In North America and large parts of Europe macaroni refers to the elbow-shaped pasta, but in Italy maccheroni describes straight and longer tubed pasta. It’s also a commonly-used word to describe a spaghetti-like pasta variety maccheroni alla chitarra – traditional in the Abruzzo region.




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Microsoft and partners may be compensated if you purchase something through recommended links in this article.


Resembling a corkscrew, the fusilli we’re familiar with are the most common of seven fusilli varieties including spirale, bucati corti and doppia rigatura. It is believed that the name comes from the Italian word fuso, which means spindle, presumably alluding to the way fusilli is traditionally made by pressing and rolling a small rod over the pasta.




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Microsoft and partners may be compensated if you purchase something through recommended links in this article.


This free-form pasta originates from Sicily but is popular all across the southern Italy. The word casarecce literally means homemade, from Italian casareccio, alluding to its loosely shaped, homemade appearance.




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Another shape that’s great for catching sauce, the little crevices on casarecce make sure the sauce is captured and held in there. Serve with any thicker cheese or cream sauces or the Sicilian way – with pesto alla Trapanese. Hailing from Trapani in Sicily, the recipe combines ripe vine tomatoes with ricotta, Parmesan, pine nuts and garlic in a rich, thick sauce that is perfect tossed with casarecce.




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Commonly known as bow-tie pasta, the Italian word farfalla actually means butterfly, hinting at the pasta’s shape. The history of this pasta can be traced all the way back to the 16th century and it’s most popular in the Emilia-Romagna and Lombardy regions of northern Italy. Interestingly, in the city of Modena, farfalle is instead known as strichetti.




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Microsoft and partners may be compensated if you purchase something through recommended links in this article.


It’s hard to pinpoint ravioli’s place of origin as mentions of filled pasta date as far back as the 14th century in Venice and Rome, as well as in the Tuscan town of Prato. Typically square, ravioli can also be circular or moon-shaped (mezzelune). They’re similar to another variety of filled pasta – agnolotti – which is specific to the Piedmont region and traditionally filled with roasted meat or vegetables.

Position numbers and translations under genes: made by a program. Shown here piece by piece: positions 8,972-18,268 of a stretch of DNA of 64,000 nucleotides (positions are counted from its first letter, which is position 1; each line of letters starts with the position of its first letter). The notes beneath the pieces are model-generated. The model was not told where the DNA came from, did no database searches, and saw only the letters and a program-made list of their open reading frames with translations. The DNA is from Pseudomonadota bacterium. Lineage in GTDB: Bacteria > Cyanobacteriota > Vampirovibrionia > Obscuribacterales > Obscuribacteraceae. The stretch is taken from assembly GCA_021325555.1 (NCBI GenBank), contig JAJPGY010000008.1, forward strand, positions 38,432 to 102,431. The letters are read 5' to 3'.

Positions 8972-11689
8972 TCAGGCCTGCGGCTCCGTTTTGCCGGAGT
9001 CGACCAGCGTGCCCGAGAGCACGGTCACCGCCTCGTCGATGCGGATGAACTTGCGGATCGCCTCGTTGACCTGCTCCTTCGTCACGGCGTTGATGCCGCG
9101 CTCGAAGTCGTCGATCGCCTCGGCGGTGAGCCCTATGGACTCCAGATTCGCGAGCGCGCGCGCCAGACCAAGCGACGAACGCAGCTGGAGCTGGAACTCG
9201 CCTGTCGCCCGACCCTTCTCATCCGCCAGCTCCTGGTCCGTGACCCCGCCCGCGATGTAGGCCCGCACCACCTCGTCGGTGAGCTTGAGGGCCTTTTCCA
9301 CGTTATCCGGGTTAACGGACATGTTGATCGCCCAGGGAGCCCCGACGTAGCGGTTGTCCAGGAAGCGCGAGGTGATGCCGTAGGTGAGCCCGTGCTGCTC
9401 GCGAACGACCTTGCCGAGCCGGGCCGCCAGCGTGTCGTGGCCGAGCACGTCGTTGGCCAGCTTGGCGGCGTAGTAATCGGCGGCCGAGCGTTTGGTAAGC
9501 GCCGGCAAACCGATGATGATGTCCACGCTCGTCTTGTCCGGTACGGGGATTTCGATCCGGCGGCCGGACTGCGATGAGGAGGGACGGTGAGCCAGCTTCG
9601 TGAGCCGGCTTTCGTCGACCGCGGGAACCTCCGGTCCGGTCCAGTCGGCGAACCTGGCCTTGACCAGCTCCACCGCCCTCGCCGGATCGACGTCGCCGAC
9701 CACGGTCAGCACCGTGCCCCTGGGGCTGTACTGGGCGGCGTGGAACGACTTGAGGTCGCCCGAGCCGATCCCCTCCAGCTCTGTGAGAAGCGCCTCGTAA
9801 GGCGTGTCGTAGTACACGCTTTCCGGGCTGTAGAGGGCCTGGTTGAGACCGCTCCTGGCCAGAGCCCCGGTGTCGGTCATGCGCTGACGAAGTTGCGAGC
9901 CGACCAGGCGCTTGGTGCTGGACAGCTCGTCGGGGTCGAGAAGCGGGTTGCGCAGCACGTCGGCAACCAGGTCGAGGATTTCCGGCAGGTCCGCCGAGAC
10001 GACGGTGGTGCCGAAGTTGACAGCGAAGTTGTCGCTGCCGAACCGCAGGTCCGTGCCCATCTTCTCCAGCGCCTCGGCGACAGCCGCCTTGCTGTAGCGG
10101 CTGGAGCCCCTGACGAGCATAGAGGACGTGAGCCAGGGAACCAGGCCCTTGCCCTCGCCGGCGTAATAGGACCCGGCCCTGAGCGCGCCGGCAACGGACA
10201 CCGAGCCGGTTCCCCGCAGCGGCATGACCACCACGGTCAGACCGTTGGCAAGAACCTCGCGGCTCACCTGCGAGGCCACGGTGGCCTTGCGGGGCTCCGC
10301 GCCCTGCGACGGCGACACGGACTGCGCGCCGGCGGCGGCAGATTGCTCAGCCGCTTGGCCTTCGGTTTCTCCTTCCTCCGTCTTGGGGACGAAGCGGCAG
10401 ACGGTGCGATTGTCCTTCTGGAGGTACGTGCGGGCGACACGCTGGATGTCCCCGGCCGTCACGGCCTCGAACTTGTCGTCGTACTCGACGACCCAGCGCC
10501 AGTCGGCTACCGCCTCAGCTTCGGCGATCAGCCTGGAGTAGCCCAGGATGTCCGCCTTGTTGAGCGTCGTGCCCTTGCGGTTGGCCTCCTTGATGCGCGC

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Microsoft and partners may be compensated if you purchase something through recommended links in this article.


A staple of Emilia-Romagna, tortellini are particularly famous in Bologna and Modena. Legend says the dish was created for Lucrezia Borgia, from the noble House of Borgia, when she spent a night in Modena. The innkeeper was so captivated by Lucrezia’s beauty he had to peek through the keyhole, but all he could see was her navel. This was said to have inspired him to create tortellini that night.




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Microsoft and partners may be compensated if you purchase something through recommended links in this article.


These mini pasta shapes, reminiscent of a rice grain, are the cause of many misunderstandings around the world. While we know orzo as pasta, the Italian word orzo actually means barley and the pasta in Italy is referred to as risoni. To make matters worse, you can also make a risotto-like dish with orzo pasta, while in Friuli-Venezia Giulia, a region in northeast Italy, a typical risotto type dish called orzotto is made with barley.




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Microsoft and partners may be compensated if you purchase something through recommended links in this article.